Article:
Speed up ️ data annotation with active learning ✨
Access to high quality annotated data remains one of the biggest limiting factors preventing companies from progressing an AI use case into a working implementation. This is despite great advances in few shot learning and pre-trained models which lower the barrier to entry and reduce the amount of annotated data required to reach an acceptable performance. It is still the case that for most AI tasks in industry, you need a good amount of annotated data to reach close to state-of-the-art performance.
Annotating data is time consuming and laborious. This increases the time needed to deliver a working solution and can add a significant cost to the project. One popular but often overlooked way to speed up your data annotation is through active learning.
What is active learning? ✨
Active learning is one of those techniques that everyone talks about in AI circles but few use in practice. This is unfortunate because it has the potential to dramatically speed up your data annotation process and thus reduce the time taken to reach a performant solution. So how does active learning do that?
The standard approach to data annotation is to annotate a randomly selected sample of your data and then to train and evaluate your model; this is repeated until the model has the performance you want. Annotating a random sample is a good idea because it ensures that the annotated data follows the same distribution as the data you did not annotate, so it’s more likely that the model will generalize to those examples and perform as well as expected.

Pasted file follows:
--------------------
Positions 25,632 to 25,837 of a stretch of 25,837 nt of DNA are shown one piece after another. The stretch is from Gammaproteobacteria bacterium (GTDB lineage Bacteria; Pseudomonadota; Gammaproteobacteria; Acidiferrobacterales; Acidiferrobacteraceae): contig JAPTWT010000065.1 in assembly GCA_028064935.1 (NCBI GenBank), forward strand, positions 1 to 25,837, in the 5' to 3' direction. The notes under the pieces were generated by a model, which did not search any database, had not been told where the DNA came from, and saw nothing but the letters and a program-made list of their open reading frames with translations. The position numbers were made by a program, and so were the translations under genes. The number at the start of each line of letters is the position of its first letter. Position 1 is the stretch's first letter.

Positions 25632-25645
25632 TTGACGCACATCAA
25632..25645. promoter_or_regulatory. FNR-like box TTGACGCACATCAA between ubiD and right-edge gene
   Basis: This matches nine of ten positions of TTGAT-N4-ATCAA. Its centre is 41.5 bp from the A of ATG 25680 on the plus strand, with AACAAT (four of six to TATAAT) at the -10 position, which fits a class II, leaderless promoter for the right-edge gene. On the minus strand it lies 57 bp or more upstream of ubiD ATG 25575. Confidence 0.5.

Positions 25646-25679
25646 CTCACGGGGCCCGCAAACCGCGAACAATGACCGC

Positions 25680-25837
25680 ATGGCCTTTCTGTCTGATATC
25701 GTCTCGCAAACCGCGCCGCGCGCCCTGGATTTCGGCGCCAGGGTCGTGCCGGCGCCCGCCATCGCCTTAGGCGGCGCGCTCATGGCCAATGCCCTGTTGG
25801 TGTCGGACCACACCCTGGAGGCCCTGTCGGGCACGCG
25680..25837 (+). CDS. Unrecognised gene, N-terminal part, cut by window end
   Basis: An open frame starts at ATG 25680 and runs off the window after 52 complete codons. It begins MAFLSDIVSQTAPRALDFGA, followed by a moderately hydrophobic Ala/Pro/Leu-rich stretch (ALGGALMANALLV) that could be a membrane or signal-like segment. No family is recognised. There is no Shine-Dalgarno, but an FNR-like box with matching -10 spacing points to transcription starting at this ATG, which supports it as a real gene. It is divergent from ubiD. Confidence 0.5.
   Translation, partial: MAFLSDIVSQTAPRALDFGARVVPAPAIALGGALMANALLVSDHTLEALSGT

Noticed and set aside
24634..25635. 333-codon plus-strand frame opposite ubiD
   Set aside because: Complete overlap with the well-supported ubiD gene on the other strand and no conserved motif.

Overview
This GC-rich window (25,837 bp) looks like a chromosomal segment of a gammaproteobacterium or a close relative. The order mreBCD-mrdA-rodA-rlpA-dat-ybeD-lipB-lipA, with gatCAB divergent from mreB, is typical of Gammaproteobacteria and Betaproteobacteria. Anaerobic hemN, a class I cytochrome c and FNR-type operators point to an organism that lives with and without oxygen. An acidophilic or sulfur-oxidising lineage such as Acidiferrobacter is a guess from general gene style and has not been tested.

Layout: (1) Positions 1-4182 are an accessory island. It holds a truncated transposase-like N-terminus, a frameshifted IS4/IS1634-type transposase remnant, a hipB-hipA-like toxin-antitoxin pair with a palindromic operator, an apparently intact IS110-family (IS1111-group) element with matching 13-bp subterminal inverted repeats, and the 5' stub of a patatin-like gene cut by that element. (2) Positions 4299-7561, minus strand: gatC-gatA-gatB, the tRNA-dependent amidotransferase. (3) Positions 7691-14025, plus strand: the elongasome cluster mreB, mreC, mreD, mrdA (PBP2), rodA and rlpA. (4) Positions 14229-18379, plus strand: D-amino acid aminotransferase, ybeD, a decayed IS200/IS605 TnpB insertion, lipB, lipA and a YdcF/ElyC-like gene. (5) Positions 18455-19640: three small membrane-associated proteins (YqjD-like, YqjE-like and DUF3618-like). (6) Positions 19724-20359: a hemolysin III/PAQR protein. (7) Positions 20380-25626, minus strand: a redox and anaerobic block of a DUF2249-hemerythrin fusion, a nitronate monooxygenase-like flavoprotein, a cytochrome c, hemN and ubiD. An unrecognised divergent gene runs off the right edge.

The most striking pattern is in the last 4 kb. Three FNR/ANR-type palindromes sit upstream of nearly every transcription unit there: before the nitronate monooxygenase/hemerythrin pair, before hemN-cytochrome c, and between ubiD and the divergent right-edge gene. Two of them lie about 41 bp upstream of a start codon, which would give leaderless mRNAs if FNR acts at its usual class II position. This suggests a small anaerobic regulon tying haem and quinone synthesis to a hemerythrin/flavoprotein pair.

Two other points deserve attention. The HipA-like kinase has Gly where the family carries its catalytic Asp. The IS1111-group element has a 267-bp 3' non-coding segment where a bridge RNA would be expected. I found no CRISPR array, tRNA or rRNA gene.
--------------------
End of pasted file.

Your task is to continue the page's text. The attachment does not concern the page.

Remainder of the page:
With active learning on the other hand, instead of annotating a random sample, you annotate a portion of the examples that are most useful to improving the model. This should enable your model to reach a certain level of performance with less data.
Deciding on the examples are useful for active learning
There are a couple of ways to decide which examples are the most useful, but one popular way to choose is to select the ones that a model is more uncertain about i.e. its probability estimates are close to 0.5. As you continue to annotate, your annotations are used to update the underlying model. This in turn changes which examples the model finds the most uncertain, making sure that you keep annotating only those examples that can benefit the model the most.
Be cautious of biasing your model
Active learning’s main advantage is also its limitation. Annotating the most uncertain examples can break the assumption that the dataset is representative of real world data. In fact our annotated dataset is a “biased” sample of the original data. At the very least, this means that the annotated dataset is better suited for the underlying model but can also have a negative impact on performance more generally, so active learning should be used with caution.
How to use active learning? 🪄